I had the pleasure of interviewing Kristi Piehl, Founder and CEO of Media Minefield. Kristi is a member of the Women Presidents’ Organization and C200 Protégé Class 2017. She is a graduate of Bethel University, and in 2015, Bethel named Kristi Alumna of the Year. Media Minefield has won numerous awards, including Minnesota Business Magazine’s “Best Companies to Work For” four years in a row, and most recently, named one of the Inc. 5000 fastest-growing private companies in America.
Thank you so much for doing this with us! What is your “backstory”?
For 12 years, I was a TV news reporter and anchor. To move up the ladder, I worked at five different TV stations and finally landed my dream position as an Investigative Reporter in Minneapolis. In 2008, I was laid off.
Without a job, a plan or a clue what I was going to do, I started volunteering, networking and taking classes to explore my passions and strengths. During one of the classes in a moment of divine intervention, the idea for the business was formed, and within 30 days, I was registered to do business in Minnesota.
Why did you found your company?
Traditional public relations tactics are ineffective when it comes to news. As a reporter, I saw it every day: PR professionals trying to secure news coverage with press releases, free pizza or lengthy emails. Traditional PR doesn’t have a solution to secure proactive news coverage for their clients. And when it comes to handling the media during a crisis, the traditional PR mindset of “no comment” is wrong.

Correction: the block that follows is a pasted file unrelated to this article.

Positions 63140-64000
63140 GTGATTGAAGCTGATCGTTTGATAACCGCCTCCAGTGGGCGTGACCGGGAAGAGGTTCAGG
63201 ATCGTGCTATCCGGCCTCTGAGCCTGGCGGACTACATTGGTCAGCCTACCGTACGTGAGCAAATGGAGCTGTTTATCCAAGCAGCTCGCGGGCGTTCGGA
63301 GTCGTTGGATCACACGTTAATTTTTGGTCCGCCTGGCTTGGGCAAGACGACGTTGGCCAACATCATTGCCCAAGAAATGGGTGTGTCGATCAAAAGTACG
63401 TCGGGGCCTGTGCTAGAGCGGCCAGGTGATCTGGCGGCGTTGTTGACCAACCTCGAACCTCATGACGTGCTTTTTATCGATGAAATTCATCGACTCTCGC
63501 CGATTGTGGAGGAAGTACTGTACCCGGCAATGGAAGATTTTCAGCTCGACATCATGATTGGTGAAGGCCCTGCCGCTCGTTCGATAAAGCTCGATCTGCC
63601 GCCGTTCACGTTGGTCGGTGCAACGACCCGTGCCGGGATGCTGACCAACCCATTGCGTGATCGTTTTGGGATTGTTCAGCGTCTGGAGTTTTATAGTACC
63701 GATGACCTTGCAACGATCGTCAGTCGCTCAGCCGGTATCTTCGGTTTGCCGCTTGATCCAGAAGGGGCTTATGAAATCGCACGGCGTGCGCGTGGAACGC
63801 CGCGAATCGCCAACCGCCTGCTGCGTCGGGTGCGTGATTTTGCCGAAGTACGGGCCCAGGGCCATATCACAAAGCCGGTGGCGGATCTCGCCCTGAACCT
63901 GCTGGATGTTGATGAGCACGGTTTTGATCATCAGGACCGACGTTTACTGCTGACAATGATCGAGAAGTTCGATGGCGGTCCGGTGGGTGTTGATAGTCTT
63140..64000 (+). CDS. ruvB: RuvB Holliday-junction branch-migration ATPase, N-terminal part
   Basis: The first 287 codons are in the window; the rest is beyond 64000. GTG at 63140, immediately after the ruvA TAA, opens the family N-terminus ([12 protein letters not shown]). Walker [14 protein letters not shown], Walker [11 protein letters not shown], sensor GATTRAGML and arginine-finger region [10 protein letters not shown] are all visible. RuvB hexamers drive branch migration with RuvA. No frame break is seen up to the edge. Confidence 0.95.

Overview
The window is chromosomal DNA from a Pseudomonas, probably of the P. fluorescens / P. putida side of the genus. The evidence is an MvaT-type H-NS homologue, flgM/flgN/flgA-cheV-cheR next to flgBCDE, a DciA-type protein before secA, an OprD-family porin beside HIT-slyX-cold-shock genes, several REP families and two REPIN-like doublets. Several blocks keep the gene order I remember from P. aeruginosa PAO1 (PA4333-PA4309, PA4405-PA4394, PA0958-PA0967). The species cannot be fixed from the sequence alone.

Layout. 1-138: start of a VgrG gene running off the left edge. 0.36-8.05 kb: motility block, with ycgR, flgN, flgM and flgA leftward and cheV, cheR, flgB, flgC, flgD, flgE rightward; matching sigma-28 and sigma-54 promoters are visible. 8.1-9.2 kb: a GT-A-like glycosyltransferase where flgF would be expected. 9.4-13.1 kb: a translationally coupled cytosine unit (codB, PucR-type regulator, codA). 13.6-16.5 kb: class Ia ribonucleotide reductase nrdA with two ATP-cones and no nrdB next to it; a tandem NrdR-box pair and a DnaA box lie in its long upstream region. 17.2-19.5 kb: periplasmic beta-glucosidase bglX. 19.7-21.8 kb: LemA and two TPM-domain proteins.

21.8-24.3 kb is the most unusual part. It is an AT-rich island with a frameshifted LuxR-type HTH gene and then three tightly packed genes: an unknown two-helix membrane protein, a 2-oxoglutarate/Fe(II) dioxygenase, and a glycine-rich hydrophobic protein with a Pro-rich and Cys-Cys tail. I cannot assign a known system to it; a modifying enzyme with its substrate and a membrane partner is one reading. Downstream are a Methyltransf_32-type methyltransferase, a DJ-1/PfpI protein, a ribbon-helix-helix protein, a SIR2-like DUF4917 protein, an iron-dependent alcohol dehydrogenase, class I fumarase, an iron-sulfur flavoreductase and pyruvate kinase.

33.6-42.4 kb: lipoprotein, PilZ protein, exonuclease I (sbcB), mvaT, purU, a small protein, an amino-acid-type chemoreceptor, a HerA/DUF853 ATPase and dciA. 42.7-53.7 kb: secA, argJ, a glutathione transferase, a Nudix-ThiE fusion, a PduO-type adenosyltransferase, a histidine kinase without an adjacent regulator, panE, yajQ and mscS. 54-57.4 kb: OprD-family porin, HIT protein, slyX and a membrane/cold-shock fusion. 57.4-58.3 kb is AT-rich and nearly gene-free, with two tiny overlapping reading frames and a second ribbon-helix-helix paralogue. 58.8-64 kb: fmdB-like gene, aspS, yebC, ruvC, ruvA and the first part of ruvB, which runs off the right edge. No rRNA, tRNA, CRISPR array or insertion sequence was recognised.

What is it about the work you’re doing that’s disruptive?
I don’t want to just disrupt an industry; I want to create a new one! At Media Minefield, we hire former journalists who understand news to create content and to coach clients prior to interviews.
We have a 100% placement rate, which means every client we’ve ever worked with has received press. We focus on earned media, the kind of news coverage that is not paid for. I am on a mission to teach companies how to leverage and secure “real news” to positively impact business.
We all need a little help along the journey — who have been some of your mentors?
Elizabeth Tumulty, former Pres. of CBS, is my mentor. She is my chief cheerleader and truth teller. Liz tells me what I need to hear even if I don’t want to hear it. We talk regularly, and she has been to the office to meet with my team.
In the early years, I hired an acquaintance to meet with me to help me understand the basics of business. As an English major who spent years in the news business, I needed to rely on her and books to learn strategies and trends.
How are you going to shake things up next?
I developed our NewsabilitySM cycle in the first year of the business when I was sitting alone at my kitchen table trying to figure out how to guarantee quality news coverage to clients. The team is bigger now, and they’ve made it even better. We are on target to achieve our goal of securing 20,000 news interviews for our clients by 2021.